masc. proper name, from Greek Thomas, of Aramaic origin and said to mean "a twin" (John's gospel refers to Thomas as ho legomenos didymos "called the twin;" compare Syriac toma "twin," Arabic tau'am "twin"). Before the Conquest, found only as the name of a priest, but after 1066, one of the most common given names in English. Also see Tom, Tommy. Doubting Thomas is from John xx.25. A Thomist (1530s, from Medieval Latin Thomista, mid-14c.) is a follower of 13c. scholastic theologian St. Thomas Aquinas.
Entries linking to Thomas
familiar shortening of masc. proper name Thomas, used by late 14c. as a type of a nickname for a common man (as in Tom, Dick, and Harry, 1734). Applied 17c. as a nickname for several exceptionally large bells. Short for Uncle Tom in the sense of "black man regarded as too servile to whites" is recorded from 1959.
Tom Walker, U.S. Southern colloquial for "the devil" is recorded from 1833. Tom and Jerry is first attested 1828 and later used in many extended senses, originally were the names of the two chief characters (Corinthian Tom and Jerry Hawthorn) in Pierce Egan's "Life in London" (1821); the U.S. cat and mouse cartoon characters debuted 1940 in "Puss Gets the Boot." Tom Thumb (1570s) was a miniature man in popular tradition before P.T. Barnum took the name for a dwarf he exhibited. Tom-tit "titmouse" is from 1709. Compare tomcat.
A sound found chiefly in words of Old English, Old Norse or Greek origin, unpronounceable by Normans and many other Europeans. In Greek, the sound corresponds etymologically to Sanskrit -dh- and English -d-; and it was represented graphically by -TH- and at first pronounced as a true aspirate (as still in English outhouse, shithead, etc.).
But by 2c. B.C.E. the Greek letter theta was in universal use and had the modern "-th-" sound. Latin had neither the letter nor the sound, however, and the Romans represented Greek theta by -TH-, which they generally pronounced, at least in Late Latin, as simple "-t-" (passed down to Romanic languages, as in Spanish termal "thermal," teoria "theory," teatro "theater").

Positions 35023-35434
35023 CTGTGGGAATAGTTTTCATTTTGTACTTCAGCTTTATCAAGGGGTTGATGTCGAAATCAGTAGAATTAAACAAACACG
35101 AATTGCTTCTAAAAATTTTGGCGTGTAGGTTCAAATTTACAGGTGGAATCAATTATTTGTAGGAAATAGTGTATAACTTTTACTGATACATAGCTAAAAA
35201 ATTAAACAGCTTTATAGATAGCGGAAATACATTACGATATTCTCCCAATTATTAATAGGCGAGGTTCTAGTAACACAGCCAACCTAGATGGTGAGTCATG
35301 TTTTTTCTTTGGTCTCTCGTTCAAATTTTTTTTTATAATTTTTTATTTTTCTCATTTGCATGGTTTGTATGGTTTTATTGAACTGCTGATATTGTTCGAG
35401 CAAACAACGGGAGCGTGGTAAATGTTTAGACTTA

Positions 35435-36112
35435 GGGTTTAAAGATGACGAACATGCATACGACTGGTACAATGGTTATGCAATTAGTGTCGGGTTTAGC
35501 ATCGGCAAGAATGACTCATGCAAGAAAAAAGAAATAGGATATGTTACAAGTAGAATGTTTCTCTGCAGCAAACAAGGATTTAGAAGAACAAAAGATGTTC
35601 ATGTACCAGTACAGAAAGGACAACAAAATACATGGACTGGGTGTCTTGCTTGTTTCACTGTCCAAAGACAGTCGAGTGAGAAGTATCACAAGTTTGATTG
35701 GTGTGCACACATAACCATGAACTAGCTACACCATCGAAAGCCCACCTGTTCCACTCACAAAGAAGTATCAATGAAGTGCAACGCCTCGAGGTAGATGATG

In Germanic languages it represents PIE *-t- and was common at the start of words or after stressed vowels. To represent it, Old English and Old Norse used the characters ð "eth" (a modified form of -d-) and þ "thorn," which originally was a rune. Old English, unlike Old Norse, seems never to have standardized which of the two versions of the sound ("hard" and "soft") was represented by which of the two letters.
The digraph -th- sometimes appears in early Old English, on the Roman model, and it returned in Middle English with the French scribes, driving out eth by c. 1250, but thorn persisted, especially in demonstratives (þat, þe, þis, etc.), even as other words were being spelled with -th-. The advent of printing dealt its death-blow, however, as types were imported from continental founders, who had no thorn. For a time y was used in its place (especially in Scotland), because it had a similar shape, hence ye for the in historical tourist trap Ye Olde _______ Shoppe (it never was pronounced "ye," only spelled that way).
The awareness that some Latin words in t- were from Greek th- encouraged over-correction in English and created unetymological forms such as Thames and author, while some words borrowed from Romanic languages preserve, on the Roman model, the Greek -th- spelling but the simple Latin "t" pronunciation (as in Thomas and thyme).